Subscribe to an RSS Feed
Chicken and Vegi Curry Soup
Coconut and curry lend an exotic tropical flair to this quick and easy savory dish. Fresh green beans, bok choy and carrots add a tender-crisp bite to this Asian-inspired chicken soup. Serve with or over jasmine rice.
1 tablespoon coconut oil
1/2 large onion, chopped (about 1 1/4 cups)
1 cup fresh green beans, cut into 1-inch pieces
1 cup bok choy leaves and stems (about 1 small baby bok choy)
1/2 cup chopped carrots
1 bay leaf
1 pound boneless, skinless chicken breast, cut into 1-inch cubes
1 to 2 tablespoons curry powder
3 cups gluten-free chicken broth
1/2 teaspoon salt
Freshly ground black pepper
1 cup lite coconut milk
1/2 cup chopped green onions (optional)
1 tablespoon grated unsweetened, dried coconut (optional)
Melt coconut oil over medium heat in a large soup pot. Add onion, green beans, bok choy, carrots and bay leaf. Sauté, stirring often, for 5 minutes. Add chicken and curry powder and stir for 3 minutes to coat the chicken. Add chicken stock, salt and pepper. Bring to a boil, then reduce heat to simmer for 10 to 15 minutes. Stir in coconut milk and continue to heat for another minute or until just simmering. If desired, garnish the soup before serving with green onions and coconut.
FARMER OF THE DAY
Please welcome Goodness, Gracious Granola to the market. Summer Cordell has been selling at the market from the very beginning. She’s a great person and has an excellent variety of granola products. Her “You Struck Gold” won the 2010 Flavor of Georgia food contest. Please stop by the market on Saturday to meet her, even if you didn’t order.
Please welcome Heritage Farms to our market. They are a Certified Naturally Grown family farm in west Georgia. They’ve added a variety of pastured meats including lamb, goat, pork, beef and chicken to the market. Enjoy!
EGGS brought to you by Hedgewood Hall, Shady Acres, Hog Mountain and Phoenix Gardens. Get them before they’re gone.
Indian Creek and Costa’s Pasta are selling this week.
Shrimp When ordering peeled & deveined shrimp please indicate wheather you would like the tails on or off.
When placing an order online there are two places to leave a comment. To comment to the Grower, add a comment to the small box next to each of your items in the cart. There is also a larger comment box at the end of your orders which shows up on our final packing sheet seen by me. Of course, you may also email either myself or the grower if you have any questions.
Building 106, Colony Park Dr. in the Basement of Suite 100, Cumming, GA 30040.
Donate your used books to the market and pick up one too. We’re sharing! Sample subjects include; organic gardening, sustainability, plant biology, cooking, food sensitivities, children and food, organic, health, food system, medicinal herbs, meditation, juicing, raw food, etc.
PICK UP HOURS
Saturday from 10-12pm.
106 Colony Park Drive, Suite 100 Cumming, GA 30040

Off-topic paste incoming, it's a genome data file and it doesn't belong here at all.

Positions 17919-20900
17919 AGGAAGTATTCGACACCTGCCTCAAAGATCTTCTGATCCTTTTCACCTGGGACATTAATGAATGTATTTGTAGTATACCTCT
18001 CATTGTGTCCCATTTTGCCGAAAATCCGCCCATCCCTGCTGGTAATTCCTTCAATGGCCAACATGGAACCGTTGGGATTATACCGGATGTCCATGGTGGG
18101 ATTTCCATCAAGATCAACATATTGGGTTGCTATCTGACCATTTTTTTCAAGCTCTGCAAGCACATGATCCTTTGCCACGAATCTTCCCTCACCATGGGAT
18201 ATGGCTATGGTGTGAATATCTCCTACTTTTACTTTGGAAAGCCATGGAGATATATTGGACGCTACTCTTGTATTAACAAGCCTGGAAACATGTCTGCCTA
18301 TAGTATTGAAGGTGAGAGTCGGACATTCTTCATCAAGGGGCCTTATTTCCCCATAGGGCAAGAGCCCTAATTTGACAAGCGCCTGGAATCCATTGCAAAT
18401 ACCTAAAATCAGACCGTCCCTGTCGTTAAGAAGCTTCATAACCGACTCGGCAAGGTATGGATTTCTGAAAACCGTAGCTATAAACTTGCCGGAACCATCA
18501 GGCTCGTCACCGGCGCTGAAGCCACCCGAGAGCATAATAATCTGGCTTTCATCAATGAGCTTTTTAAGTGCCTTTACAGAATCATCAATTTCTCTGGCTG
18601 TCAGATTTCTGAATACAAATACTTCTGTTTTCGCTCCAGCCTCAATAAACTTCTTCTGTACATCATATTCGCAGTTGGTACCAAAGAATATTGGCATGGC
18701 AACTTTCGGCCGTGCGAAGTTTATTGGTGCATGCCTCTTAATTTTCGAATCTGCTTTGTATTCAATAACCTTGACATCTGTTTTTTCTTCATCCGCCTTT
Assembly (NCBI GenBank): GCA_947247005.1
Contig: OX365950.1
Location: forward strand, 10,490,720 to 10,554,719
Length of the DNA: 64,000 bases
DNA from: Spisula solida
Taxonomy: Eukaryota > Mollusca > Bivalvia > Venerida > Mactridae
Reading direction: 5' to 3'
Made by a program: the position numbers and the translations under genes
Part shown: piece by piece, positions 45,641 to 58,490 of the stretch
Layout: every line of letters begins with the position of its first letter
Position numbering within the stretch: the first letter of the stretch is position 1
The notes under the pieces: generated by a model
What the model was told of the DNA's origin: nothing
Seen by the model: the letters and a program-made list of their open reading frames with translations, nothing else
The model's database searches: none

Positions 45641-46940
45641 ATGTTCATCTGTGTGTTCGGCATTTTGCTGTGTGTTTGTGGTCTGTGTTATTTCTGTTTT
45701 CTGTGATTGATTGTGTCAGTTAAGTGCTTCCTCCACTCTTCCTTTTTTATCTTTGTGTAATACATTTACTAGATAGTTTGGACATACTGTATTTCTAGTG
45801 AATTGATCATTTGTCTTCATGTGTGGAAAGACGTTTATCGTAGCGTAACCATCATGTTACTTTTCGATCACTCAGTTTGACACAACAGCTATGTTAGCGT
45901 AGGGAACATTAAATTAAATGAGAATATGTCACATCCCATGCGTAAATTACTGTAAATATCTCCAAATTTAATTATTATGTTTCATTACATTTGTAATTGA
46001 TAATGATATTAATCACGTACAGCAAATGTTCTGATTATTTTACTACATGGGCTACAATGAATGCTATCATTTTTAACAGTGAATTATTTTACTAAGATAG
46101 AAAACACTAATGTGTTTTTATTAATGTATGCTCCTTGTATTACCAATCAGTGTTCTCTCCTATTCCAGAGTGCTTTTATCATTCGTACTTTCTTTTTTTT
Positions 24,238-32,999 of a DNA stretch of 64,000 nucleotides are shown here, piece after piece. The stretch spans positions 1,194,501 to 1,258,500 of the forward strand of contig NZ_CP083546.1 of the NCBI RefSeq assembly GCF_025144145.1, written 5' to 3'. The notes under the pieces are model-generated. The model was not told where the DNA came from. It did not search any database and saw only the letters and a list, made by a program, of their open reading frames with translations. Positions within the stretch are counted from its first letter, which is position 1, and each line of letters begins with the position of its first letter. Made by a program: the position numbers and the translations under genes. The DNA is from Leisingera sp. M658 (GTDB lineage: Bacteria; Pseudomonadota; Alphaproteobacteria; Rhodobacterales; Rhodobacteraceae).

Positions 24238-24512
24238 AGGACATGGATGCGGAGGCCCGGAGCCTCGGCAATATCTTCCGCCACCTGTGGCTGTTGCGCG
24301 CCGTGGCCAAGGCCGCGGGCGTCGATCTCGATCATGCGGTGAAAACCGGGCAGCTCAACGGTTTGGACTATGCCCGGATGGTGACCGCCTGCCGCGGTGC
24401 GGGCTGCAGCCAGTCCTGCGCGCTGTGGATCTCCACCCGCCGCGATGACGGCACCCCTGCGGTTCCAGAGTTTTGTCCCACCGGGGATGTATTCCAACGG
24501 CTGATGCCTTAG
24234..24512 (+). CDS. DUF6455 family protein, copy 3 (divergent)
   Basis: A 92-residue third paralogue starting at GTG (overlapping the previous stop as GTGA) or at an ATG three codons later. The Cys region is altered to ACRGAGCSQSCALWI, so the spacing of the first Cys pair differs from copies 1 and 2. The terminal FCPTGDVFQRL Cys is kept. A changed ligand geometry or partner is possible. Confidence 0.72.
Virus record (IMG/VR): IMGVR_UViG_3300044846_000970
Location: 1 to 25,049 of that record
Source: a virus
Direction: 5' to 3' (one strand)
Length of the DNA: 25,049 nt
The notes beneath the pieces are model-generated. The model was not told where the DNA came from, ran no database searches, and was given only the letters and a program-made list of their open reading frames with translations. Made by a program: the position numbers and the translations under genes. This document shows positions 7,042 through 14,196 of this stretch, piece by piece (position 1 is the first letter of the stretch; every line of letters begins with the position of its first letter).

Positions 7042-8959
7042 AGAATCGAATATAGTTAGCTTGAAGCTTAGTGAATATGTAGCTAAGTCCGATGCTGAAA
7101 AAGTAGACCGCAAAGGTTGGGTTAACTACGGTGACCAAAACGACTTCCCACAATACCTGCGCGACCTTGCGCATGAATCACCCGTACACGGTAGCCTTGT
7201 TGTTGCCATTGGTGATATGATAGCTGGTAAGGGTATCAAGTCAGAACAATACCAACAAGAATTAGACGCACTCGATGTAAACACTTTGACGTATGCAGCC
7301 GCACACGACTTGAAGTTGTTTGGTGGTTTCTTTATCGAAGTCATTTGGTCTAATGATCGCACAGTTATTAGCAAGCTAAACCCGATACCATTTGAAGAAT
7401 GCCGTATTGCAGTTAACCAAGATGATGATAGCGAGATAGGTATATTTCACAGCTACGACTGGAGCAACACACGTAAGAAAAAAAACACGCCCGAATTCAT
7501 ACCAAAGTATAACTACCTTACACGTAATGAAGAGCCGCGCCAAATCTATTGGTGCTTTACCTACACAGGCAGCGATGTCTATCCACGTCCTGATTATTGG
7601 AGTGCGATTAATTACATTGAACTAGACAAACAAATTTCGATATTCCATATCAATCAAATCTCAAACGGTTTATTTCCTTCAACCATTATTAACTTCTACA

Please contact me if you have any questions, problems or suggestions. EMAIL ME
FACEBOOK: You are missing out on many great recipes, articles and ways to connect with your farmers if you’re not connected to our facebook page. Please check us out.
To view the harvest today and tomorrow till 8pm, visit “The Market” page on our website, The Cumming Harvest
Coal Mountain Elementary School Green Team If you are a parent of a child at Coal Mtn ES or a master gardener and would like to become involved in a new committee to build a school garden and green team, please contact Suzanne Geddes at 404-702-2601.
Georgia Organics Conference
Cane Creek Farm is our Farm Partner for 2010-2012. Thank you Cane Creek for all your support!
We thank you for your interest and support of our efforts to bring you the healthiest, the freshest and the most delicious locally-produced foods possible!
Upstate Locally Grown Market
Crock Pot Falafel
- 8 ounces dried chick peas (garbanzo beans), or half a bag.
- 1/2 onion, chopped
-1 T dried parsley
- 2 cloves minced garlic
- 1 Putney Farm egg*
- 1 t kosher salt
- 1/4 t black pepper
- 2 t ground cumin
- 1 t ground coriander
- 1/4 t cayenne pepper
- juice from 1 lemon
- 1/2 to 3/4 cup bread crumbs (Panko or homemade)
- 2 T olive oil (for the bottom of your crockpot)
- Split Creek yogurt*
Quick soak beans by boiling for a minute and then allowing to sit for 1 hour or soak overnight.
Drain and rinse beans. And cook until tender and skins slid off easily, about 1.5 hours.
(Or, this recipe works with a 15-ounce can of rinsed and drained chickpeas).
Dump chickpeas them into a mixing bowl and smash with a fork. Set aside.
Using a blender, food processor or hand mixer, blend together all of the spices, the onion, the garlic, the egg, and the lemon juice.
Pour on top of your smashed garbanzo beans. Use your fork to mix together, and add the breadcrumbs slowly until the mixture is wet and sticky but can be formed into balls nicely.
Pour 2 T of olive oil into the bottom of your crockpot.
Form golf-ball sized patties of falafel and then carefully squish flat (but not too flat or they will crumble!). Dip each side into the olive oil and then nestle into your crockpot. It’s okay if they overlap or are on top of each other.
Cook on high for 2-5 hours. You will know that the falafels are done when they turn brownish-golden. You can flip them halfway through the cooking time but this is not necessary.
Serve with Split Creek lemon yogurt, sprinkled with dill and celery seed, or Greek yogurt mixed with celery seed, dill, salt and pepper and lemon juice.